9. mattspace macrumors 6502

    mattspace

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    #10
    The new Macbook is an interesting idea - by ditching all the things that let it be a desktop replacement, it becomes a more focussed (more portable, longer battery life) laptop.

    Given its limited external display options (HDMI or VGA), my suspicion is that you're supposed to own this AND a desktop, and use continuity/handoff/iCloud to switch your workspace between devices, rather than cables and peripherals to switch the use-case of your device.
     
  10. Peace macrumors Core

    Peace

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    #11
    USB-C port with support for:
    Charging
    USB 3.1 Gen 1 (up to 5 Gbps)
    Native DisplayPort 1.2 video output
    VGA output using USB-C VGA Multiport Adapter (sold separately)
    HDMI video output using USB-C Digital AV Multiport Adapter (sold separately)
     
  11. mattspace macrumors 6502

    mattspace

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    #12
    wait, so with a cable that's displayport on one end and usbc on the other you can just plug into a monitor? can you do that while also plugged into power - strange they wouldn't have a displayport and power adapter.
     
  12. MacVidCards thread starter Suspended

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    #13
    And thus my point about "Who needs TB and USB-C at same time"?

    Someone mentioned 5K and nMP. Sadly, the fact that cMP can run one before nMP in OS X is entirely Apple's decision. I have read reports that there is actually an AMD driver for Windows that enables it to run on a nMP in Windows.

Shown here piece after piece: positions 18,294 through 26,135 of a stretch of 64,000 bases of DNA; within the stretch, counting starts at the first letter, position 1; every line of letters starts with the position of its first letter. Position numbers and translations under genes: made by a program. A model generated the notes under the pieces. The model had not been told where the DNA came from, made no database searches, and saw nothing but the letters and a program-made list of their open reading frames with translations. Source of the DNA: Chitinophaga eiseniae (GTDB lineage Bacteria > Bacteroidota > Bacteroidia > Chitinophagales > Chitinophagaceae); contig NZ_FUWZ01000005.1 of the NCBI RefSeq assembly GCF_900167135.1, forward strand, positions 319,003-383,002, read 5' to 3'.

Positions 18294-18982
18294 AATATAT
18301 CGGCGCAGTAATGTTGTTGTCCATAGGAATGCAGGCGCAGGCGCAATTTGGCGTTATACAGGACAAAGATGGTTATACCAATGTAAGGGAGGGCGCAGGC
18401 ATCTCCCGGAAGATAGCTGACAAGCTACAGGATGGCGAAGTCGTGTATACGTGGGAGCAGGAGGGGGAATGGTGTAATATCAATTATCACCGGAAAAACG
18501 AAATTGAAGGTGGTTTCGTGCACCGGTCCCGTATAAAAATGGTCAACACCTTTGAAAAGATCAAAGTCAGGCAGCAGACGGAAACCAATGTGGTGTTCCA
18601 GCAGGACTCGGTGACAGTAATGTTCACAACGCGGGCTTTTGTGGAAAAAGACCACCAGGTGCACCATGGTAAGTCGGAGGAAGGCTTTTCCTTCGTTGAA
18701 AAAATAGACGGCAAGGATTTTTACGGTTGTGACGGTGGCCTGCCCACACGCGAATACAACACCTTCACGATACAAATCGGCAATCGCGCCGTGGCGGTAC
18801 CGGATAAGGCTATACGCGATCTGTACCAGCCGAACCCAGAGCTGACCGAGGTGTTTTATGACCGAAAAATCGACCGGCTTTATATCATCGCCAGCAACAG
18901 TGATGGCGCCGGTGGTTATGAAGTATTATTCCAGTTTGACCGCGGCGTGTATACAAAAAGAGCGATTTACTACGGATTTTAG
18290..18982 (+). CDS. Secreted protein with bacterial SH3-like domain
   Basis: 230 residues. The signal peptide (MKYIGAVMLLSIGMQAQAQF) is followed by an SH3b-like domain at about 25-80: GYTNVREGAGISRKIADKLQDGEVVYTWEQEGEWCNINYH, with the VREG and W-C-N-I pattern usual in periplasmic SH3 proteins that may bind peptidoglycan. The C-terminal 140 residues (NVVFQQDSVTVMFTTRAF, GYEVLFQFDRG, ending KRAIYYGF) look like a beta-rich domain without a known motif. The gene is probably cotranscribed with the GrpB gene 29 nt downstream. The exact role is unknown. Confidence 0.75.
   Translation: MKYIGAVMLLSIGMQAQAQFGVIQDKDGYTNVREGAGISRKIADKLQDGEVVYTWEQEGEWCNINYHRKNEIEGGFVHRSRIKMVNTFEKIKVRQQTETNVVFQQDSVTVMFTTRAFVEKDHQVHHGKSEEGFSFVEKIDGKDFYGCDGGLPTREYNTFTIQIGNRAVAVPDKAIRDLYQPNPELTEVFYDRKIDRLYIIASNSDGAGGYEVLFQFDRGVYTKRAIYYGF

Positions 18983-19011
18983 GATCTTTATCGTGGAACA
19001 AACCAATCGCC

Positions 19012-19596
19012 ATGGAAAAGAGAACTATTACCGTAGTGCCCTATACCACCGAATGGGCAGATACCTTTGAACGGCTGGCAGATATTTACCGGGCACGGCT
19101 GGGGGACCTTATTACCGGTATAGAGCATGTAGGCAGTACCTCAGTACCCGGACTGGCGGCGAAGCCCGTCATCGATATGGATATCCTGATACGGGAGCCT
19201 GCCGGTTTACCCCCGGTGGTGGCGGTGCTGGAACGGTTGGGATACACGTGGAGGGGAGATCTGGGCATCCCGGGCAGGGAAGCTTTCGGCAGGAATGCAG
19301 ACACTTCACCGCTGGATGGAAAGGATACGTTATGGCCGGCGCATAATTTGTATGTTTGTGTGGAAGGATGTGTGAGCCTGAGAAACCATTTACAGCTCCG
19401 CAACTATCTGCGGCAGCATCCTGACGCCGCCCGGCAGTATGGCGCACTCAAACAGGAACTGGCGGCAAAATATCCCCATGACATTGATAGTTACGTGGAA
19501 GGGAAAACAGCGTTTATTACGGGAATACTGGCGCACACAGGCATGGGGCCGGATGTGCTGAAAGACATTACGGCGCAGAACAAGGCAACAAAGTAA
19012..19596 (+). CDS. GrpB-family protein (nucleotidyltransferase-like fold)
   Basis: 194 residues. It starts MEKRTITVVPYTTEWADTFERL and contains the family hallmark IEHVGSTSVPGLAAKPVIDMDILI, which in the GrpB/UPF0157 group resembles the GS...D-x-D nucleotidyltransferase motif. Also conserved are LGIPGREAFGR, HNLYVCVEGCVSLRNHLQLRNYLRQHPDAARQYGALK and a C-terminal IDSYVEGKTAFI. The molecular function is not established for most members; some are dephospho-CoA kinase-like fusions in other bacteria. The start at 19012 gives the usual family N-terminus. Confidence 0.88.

So, my guess is that nMP 7,1 is going to gain this wonderful "upgrade".
     
  13. dmylrea macrumors 68000

    dmylrea

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    #14
    While everyone was expecting a uni-port iPad PRO 12, what they really got was the uni-port MacBook 12! Rumors be damned!

    It will be interesting to see if Apple makes a USB-C to TB adapter. Is that even technically possible? If not, it's a huge assumption on Apple's part that buyers of the new MB 12 won't want to connect any existing peripherals to it (or that they need to go out and buy new ones). TB *IS* Apple. A computing product without it just doesn't seem like the same Apple.

    ----------

    Can there be a PCI-e USB-C card that will work in a cMP?
     
  14. Peace macrumors Core

    Peace

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    #15
    I might also add that Apples USB-C only goes up to 5 GB.

    TB does 10 GB.
     
  15. goMac macrumors 603

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    #16
    I'm not sure what I think of USB-C vs. Thunderbolt yet. Obviously Apple still cares about Thunderbolt, the new Macbook Air got Thunderbolt upgrades...

    Technically, it can't carry a 5k signal as far as I can tell, which is where the goal post is right now. If Apple wants to get a 5k display out, Thunderbolt 3 will still be useful.

    I don't think you can do a USB-C to Thunderbolt adapter. You should be able to do a USB3 to USB-C adapter though, so you don't need to buy a new card just for USB-C. USB3.1 and USB-C are nearly the same thing, just different cable ends.

    Thunderbolt started out as a bolt-on to USB. Now I'm wondering if maybe we'll see them combine Thunderbolt and USB-C back into a single connector.
     
  16. edanuff macrumors 6502

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    #17
    There's a difference between what USB-C as currently implemented in the MacBook can do and what USB-C allows in the spec. The spec allows for DP 1.3 (i.e. Up to 8K displays). A nMP with USB-C would likely support that.
     
  17. mcnallym macrumors 6502a